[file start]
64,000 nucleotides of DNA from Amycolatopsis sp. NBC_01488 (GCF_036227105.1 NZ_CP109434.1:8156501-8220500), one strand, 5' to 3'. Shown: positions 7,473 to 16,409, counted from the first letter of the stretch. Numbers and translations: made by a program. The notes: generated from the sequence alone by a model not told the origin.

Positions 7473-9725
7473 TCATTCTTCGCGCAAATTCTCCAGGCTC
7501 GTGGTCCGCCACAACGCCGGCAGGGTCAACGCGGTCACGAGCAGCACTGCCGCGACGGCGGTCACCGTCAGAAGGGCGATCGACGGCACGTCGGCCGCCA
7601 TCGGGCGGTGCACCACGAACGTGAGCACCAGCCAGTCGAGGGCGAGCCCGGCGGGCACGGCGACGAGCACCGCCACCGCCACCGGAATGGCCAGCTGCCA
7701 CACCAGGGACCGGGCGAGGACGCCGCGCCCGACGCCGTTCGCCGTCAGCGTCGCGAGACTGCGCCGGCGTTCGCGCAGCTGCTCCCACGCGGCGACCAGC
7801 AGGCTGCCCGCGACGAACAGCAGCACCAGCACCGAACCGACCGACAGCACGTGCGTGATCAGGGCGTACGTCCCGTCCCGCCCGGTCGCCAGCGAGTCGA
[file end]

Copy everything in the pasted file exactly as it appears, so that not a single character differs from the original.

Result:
64,000 nucleotides of DNA from Amycolatopsis sp. NBC_01488 (GCF_036227105.1 NZ_CP109434.1:8156501-8220500), one strand, 5' to 3'. Shown: positions 7,473 to 16,409, counted from the first letter of the stretch. Numbers and translations: made by a program. The notes: generated from the sequence alone by a model not told the origin.

Positions 7473-9725
7473 TCATTCTTCGCGCAAATTCTCCAGGCTC
7501 GTGGTCCGCCACAACGCCGGCAGGGTCAACGCGGTCACGAGCAGCACTGCCGCGACGGCGGTCACCGTCAGAAGGGCGATCGACGGCACGTCGGCCGCCA
7601 TCGGGCGGTGCACCACGAACGTGAGCACCAGCCAGTCGAGGGCGAGCCCGGCGGGCACGGCGACGAGCACCGCCACCGCCACCGGAATGGCCAGCTGCCA
7701 CACCAGGGACCGGGCGAGGACGCCGCGCCCGACGCCGTTCGCCGTCAGCGTCGCGAGACTGCGCCGGCGTTCGCGCAGCTGCTCCCACGCGGCGACCAGC
7801 AGGCTGCCCGCGACGAACAGCAGCACCAGCACCGAACCGACCGACAGCACGTGCGTGATCAGGGCGTACGTCCCGTCCCGCCCGGTCGCCAGCGAGTCGA